Fintech app fills gap in lenders’ client knowledge
A Fintech firm which helps accountants analyse their clients’ data is launching a new service to enable banks and financing firms make better lending decisions.
The cloud-based service uses an API (app programming interface) to extract financial data in minutes and present it to the lender in an easy to understand standardised format.
Ledgerflow, the brainchild of professional accountant Adrian Pearson and his team at Ledgerscope, extracts prospective loanee’s financial data, with their express permission, to gain further insights into the financial health of a business.
Ledgerflow can be used by smaller lending firms or multinational banks that offer services such as factoring, asset finance and business loans.
The API, which launches in the UK and Ireland in September, will be available as a Software as a Service.
A white label option, which can be re-branded, allows lenders to evaluate up-to-date business performance directly from SME’s accounting software without additional development.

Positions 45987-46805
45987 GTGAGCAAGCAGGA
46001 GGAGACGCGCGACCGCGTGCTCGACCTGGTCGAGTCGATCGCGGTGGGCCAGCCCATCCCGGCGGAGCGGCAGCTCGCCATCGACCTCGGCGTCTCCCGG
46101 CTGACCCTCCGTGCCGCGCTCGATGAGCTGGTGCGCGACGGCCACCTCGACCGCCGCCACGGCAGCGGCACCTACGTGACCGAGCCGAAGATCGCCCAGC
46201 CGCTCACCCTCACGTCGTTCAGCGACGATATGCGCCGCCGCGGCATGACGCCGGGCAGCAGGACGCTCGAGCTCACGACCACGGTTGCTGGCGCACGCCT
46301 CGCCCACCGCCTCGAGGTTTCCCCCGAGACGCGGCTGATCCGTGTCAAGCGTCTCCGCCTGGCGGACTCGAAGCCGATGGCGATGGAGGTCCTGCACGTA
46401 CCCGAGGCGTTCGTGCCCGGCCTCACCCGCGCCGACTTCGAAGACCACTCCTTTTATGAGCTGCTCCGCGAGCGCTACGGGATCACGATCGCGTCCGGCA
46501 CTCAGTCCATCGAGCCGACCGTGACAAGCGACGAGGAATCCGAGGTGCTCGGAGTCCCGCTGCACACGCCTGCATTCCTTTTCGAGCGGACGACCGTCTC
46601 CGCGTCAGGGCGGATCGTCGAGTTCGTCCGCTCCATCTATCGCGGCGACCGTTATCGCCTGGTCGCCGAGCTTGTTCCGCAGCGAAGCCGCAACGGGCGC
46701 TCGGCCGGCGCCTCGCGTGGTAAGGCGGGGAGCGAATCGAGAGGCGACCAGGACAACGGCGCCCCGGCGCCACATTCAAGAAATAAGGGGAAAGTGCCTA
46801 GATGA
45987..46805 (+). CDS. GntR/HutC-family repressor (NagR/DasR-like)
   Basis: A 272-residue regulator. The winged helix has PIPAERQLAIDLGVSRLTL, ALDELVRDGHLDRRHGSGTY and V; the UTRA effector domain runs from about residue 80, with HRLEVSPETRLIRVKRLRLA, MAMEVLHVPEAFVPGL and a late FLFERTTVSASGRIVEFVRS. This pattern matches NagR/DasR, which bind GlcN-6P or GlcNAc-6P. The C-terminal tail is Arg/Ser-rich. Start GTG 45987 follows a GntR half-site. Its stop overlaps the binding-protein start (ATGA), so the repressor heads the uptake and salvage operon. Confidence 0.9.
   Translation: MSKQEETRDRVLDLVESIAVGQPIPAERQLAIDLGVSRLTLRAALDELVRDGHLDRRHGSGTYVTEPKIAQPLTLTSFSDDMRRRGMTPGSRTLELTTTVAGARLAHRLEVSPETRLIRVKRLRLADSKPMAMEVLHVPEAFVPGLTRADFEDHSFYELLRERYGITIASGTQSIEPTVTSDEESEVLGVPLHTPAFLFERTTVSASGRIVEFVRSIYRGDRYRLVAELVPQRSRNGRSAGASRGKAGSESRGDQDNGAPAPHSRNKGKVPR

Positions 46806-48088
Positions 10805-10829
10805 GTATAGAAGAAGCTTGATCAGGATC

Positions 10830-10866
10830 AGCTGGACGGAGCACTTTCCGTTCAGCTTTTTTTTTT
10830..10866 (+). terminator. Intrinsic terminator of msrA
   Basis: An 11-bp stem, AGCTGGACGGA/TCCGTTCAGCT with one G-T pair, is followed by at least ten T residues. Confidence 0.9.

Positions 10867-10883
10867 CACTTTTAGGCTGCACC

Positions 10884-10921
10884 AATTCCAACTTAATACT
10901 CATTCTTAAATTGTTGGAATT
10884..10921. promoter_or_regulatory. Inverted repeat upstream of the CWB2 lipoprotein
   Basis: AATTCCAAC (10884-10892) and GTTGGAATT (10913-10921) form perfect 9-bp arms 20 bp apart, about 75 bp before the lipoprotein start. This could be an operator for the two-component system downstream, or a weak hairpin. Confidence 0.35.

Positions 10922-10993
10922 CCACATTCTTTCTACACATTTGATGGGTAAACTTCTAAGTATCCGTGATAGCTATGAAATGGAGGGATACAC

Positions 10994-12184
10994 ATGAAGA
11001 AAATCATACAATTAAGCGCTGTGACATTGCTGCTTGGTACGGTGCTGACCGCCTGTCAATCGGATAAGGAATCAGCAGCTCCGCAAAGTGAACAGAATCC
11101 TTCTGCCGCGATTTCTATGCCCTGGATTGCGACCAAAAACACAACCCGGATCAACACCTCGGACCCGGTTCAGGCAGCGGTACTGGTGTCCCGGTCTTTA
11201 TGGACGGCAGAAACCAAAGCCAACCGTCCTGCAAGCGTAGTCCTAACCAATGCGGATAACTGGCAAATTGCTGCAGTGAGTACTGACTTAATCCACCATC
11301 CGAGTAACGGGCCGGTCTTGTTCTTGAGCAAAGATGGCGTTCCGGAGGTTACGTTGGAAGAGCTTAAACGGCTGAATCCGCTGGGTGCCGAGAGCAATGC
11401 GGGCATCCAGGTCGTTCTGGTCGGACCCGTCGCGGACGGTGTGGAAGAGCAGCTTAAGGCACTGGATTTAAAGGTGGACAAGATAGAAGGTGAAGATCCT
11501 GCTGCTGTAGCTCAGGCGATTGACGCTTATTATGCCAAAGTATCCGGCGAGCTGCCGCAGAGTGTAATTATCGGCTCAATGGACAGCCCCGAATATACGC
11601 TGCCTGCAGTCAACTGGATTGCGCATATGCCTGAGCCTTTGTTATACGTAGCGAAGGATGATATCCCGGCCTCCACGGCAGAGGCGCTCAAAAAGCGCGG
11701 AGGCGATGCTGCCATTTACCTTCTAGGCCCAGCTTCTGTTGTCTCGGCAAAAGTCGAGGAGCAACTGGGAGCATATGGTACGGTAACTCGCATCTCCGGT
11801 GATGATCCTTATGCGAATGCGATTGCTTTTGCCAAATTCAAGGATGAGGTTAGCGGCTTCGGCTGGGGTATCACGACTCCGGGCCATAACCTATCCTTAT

Ledgerscope established Movemybooks, the preferred accounting data conversion service for Sage, QuickBooks and Xero in the UK and North America over the last 10 years.
The team at Ledgerscope has drawn on a decade of developing open accounting software to create Ledgerflow, its MD Adrian Pearson says: ‘The relationship between many financial firms and their clients continues to become more distant. High street business banking has more or less disappeared and so has the tradition of lenders getting to really know their clients and concerns.
‘Yet, the need to understand a business’s position and needs is as important as ever for lenders. Ledgerflow offers lenders up-to-date and reliable data on which to base critical decisions.’
Marketing director Rob Furness says: ‘The open finance tool is emerging as a way to bridge the knowledge gap. We see huge possibilities for financial professionals to gain valuable insights to support their clients more effectively and grow their own services.’